Club founder and founding member pursue their dreams

Lisa Hodge Kander and Leah Walsh spent more than a decade together in the 1990s, creating some of Michigan's most ambitious youth theatre productions through the Class Act Drama 4-H Club of Oakland County.

The commencement stages they crossed were 600 miles apart, but their graduation events celebrated a shared passion for the theatre. Lisa Hodge Kander and Leah Walsh spent more than a decade together in the 1990s, creating some of Michigan’s most ambitious youth theatre productions through the Class Act Drama 4-H Club of Oakland County.

The club’s first production was “The Taming of the Shrew,” in which 9-year-old Walsh played Tranio, a role that required her to conceal her gender with a drawn-on moustache. Kander, a 4-H volunteer, directed the show and demonstrated her extraordinary talent for helping young actors bring the words of Shakespeare to life. That first joint effort was in 1992.

In May of 2009, both women completed rigorous academic programs in the performing arts. Kander earned her Ph.D in Theatre from Wayne State University, completing a dissertation on the impact of theatre experiences upon young people in limited-resource communities. Walsh completed a four-year graduate-level program at the prestigious Juilliard School in New York City, graduating as a member of the Group 38 Drama Division. These accomplishments are highlights in the often intersecting paths of a 4-H member and club leader who developed a close connection that has lasted more than 17 years.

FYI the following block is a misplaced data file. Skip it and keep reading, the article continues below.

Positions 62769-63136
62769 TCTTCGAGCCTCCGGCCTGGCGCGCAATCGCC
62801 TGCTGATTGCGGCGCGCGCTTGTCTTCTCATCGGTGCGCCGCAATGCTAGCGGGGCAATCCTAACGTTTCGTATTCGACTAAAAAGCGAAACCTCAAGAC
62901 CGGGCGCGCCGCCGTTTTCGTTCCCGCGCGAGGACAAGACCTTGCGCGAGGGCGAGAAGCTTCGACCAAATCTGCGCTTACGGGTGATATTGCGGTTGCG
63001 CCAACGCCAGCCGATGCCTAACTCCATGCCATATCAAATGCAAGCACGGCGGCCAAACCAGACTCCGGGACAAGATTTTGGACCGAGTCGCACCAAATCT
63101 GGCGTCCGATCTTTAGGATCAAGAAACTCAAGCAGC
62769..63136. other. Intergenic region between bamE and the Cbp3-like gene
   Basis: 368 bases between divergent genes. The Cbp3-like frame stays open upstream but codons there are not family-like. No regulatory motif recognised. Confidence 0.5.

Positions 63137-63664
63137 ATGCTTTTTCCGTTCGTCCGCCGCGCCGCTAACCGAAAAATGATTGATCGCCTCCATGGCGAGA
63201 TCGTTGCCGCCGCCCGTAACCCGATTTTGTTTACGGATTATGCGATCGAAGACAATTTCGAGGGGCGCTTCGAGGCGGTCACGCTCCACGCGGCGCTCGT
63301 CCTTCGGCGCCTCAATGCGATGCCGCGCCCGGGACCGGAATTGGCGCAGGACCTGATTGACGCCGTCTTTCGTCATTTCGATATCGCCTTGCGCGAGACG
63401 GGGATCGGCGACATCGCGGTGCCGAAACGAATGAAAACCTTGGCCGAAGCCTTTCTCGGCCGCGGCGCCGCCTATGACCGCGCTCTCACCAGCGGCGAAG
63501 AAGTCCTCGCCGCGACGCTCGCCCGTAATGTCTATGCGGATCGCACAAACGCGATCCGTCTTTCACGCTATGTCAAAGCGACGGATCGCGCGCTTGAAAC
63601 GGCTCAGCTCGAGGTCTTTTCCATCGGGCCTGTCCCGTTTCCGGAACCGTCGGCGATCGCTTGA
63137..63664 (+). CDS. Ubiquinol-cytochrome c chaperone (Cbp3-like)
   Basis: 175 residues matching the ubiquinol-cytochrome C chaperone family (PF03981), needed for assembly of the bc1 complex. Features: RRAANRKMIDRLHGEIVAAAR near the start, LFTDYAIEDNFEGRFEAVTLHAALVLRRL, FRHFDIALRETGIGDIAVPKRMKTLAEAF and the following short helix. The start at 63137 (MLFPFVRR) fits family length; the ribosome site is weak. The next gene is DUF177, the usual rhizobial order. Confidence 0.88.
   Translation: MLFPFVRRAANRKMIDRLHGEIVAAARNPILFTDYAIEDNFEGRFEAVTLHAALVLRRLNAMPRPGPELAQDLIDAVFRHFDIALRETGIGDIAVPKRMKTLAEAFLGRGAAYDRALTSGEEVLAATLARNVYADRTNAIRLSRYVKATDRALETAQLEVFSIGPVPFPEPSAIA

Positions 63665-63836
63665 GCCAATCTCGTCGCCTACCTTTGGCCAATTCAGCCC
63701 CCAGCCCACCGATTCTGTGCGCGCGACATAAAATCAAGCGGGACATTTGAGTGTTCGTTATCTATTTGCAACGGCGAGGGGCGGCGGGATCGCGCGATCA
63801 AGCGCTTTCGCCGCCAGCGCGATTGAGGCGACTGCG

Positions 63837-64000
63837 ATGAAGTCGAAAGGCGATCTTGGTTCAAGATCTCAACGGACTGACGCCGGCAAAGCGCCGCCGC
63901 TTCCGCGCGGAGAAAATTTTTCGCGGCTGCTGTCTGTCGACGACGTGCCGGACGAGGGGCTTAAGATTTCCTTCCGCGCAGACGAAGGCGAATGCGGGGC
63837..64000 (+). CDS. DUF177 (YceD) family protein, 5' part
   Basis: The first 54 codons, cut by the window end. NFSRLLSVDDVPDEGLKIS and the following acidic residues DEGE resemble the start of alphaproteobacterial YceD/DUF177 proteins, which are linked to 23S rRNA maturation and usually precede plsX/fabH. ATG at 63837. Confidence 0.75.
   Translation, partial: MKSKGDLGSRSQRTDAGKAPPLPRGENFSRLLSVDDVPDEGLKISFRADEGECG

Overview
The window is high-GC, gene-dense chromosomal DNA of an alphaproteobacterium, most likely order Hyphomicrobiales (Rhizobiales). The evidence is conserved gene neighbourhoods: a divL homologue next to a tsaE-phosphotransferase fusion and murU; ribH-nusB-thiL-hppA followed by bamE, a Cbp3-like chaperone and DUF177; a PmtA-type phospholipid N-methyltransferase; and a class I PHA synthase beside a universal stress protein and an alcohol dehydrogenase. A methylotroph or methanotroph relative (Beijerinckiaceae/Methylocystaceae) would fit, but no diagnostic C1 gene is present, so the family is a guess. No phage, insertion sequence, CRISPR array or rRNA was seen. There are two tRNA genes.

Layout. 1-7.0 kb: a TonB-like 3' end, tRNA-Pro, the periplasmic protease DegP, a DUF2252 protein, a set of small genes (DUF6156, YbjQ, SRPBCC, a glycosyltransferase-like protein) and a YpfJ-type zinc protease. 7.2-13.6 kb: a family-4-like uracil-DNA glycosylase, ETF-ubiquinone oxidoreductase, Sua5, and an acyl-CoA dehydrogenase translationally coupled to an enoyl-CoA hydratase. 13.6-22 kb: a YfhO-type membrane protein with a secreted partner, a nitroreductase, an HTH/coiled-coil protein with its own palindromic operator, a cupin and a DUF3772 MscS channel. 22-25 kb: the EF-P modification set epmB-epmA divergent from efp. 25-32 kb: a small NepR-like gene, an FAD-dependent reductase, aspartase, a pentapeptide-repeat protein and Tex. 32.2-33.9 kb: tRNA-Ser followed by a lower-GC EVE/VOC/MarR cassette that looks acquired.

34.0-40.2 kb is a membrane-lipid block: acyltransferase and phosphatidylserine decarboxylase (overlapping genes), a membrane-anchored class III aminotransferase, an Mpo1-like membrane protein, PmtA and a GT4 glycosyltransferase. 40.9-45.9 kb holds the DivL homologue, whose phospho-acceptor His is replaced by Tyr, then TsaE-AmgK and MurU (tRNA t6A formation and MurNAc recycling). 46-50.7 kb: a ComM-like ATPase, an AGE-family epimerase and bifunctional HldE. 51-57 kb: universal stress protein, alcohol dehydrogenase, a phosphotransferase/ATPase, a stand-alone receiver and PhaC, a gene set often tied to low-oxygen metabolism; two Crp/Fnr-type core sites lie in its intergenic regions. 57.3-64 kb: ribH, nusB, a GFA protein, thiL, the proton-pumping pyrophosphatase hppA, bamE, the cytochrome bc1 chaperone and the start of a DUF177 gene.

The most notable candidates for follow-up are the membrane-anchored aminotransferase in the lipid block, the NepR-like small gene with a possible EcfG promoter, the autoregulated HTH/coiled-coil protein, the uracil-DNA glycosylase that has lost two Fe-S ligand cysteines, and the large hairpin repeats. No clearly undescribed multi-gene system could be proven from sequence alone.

“I am extremely lucky to have Lisa as one of the strongest figures in my life,” Walsh said. “She has not only been my mentor, but also like a second mother to me.”

When Walsh was younger, she and Kander performed nearly two dozen plays together at venues such as the Michigan Renaissance Festival and the Dickens Festival in Holly. The Class Act Drama 4-H Club and its members earned numerous accolades, including the State 4-H Award for Performing Arts. Walsh won the state award as an individual, and was also chosen to serve as the Oakland County 4-H Fair Queen during her years as a club member.

Often mentors make the most impact through their actions, as Kander did in her work with young people. Her commitment to lifelong learning is exemplified through her previous educational pursuits, including earning a bachelor’s degree in theatre from Michigan State University, honing her skills as a professional actor at the Drama Studio of London and participating in a cross-cultural learning experience at the Moscow Art Theater School. She has volunteered countless hours of her time to help young people find their voice on stage.

Walsh has done her part to give back to the community and share her skills as well. She has provided theatre experiences in classrooms, volunteered her time to community outreach activities such as V-Day and traveled to New Orleans in the aftermath of Hurricane Katrina to bring performing arts activities to families who were struggling to rebuild. She did all of this while maintaining a busy schedule of classes, rehearsals and performances.

Prior to being accepted into Juilliard, Walsh graduated from the theater program at the University of Evansville and spent a summer performing at the Chautauqua Theater Conservatory. According to Walsh, her experiences in 4-H played a major role in her journey to become a professional actress with an agent.

“4-H taught me so much, because you learn by actually doing things,” she said. “The process of judging and countless interviews I went through certainly help me now that I’m auditioning, having regular job interviews and needing to network as much as possible.”

Congratulations to Lisa Kander and Leah Walsh for their accomplishments – they both deserve their name in lights!

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